The world's biggest salmon farming company is one of a number of firms under investigation for possible misreporting of chemical use. The BBC can reveal Mowi, formerly known as Marine Harvest, is among those being investigated by Scottish regulators.
Farmed salmon are treated with medications to ward off disease and infestations, such as sea lice, but there are limits on how much is used. Mowi denied any wrongdoing and said it used medications sparingly.
Chemicals such as hydrogen peroxide, used to wash the fish, and emamectin benzoate, which is put in the salmon's feed, are used across the industry to tackle problems such as sea lice, which has become a major issue for producers.
There are concerns that the large amounts of pesticides, as well as feces and food waste coming from the thousands of salmon in the fish farm nets, could be damaging the environment in some of Scotland's lochs.
Mowi, the Norwegian-owned global company which produces up to 60,000 tons of salmon each year in the UK alone, said it had confidence in the numbers it had provided on medication use.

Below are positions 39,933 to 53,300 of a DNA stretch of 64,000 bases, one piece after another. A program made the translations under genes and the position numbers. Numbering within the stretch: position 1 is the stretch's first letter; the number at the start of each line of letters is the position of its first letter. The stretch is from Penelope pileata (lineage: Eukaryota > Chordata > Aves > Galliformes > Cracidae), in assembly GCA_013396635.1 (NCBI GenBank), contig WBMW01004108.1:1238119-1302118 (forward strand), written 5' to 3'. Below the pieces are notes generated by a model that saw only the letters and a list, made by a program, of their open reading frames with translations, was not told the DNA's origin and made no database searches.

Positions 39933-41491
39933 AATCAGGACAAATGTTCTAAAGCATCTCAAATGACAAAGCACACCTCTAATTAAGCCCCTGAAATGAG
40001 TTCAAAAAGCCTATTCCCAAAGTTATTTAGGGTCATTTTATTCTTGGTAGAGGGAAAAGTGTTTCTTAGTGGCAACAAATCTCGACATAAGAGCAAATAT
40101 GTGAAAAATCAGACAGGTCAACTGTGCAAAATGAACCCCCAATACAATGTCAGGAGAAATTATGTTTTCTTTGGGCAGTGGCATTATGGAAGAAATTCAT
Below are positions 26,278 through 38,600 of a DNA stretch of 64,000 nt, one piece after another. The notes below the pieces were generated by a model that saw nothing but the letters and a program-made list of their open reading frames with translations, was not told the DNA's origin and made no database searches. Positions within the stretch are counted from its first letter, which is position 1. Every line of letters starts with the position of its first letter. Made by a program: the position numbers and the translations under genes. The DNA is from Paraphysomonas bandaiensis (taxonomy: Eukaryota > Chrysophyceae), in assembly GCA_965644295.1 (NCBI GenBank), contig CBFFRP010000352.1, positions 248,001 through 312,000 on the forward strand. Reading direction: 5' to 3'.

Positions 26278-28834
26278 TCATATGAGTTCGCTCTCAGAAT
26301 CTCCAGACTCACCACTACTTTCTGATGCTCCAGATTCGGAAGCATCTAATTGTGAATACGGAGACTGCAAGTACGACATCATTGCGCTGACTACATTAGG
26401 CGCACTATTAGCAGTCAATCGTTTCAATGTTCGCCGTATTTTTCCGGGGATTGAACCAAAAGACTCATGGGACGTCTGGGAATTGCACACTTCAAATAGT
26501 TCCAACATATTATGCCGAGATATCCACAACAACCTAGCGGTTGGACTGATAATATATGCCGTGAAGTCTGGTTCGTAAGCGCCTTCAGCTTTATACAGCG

It said it was supporting regulators with a six-month audit.
Scottish Environment Protection Agency (Sepa) is increasing its inspections across the industry and taking a tougher approach following criticism of how salmon farming is regulated. It will publish new guidelines on salmon farming in the next two weeks.
Sepa chief executive, Terry A'Hearn, said: If companies do the right thing, then they have nothing to worry about.
If companies do the wrong thing, we are there to find that out and make sure they improve their game. If that's going to take tough action, you can be assured we'll take it.
Scotland has more than 200 fish farms in sea lochs around the west coast and Orkney and Shetland, where hundreds of thousands of salmon are reared in open-net pens.
Each farm has a license restricting the total weight of fish it can hold and the amount of chemicals it can use at any one time because too much harms the environment and kills creatures on the seabed.
Sepa uses samples from the seabed to test the impact of salmon farms.
Julie Hesketh-Laird, from the Scottish Salmon Producers Organization, said sustainable growth was in everybody's interests. She added: We want consumers, we want the public and anybody with an interest in Scottish salmon to be confident that the salmon farming sector is doing absolutely everything that it can to grow sustainably.”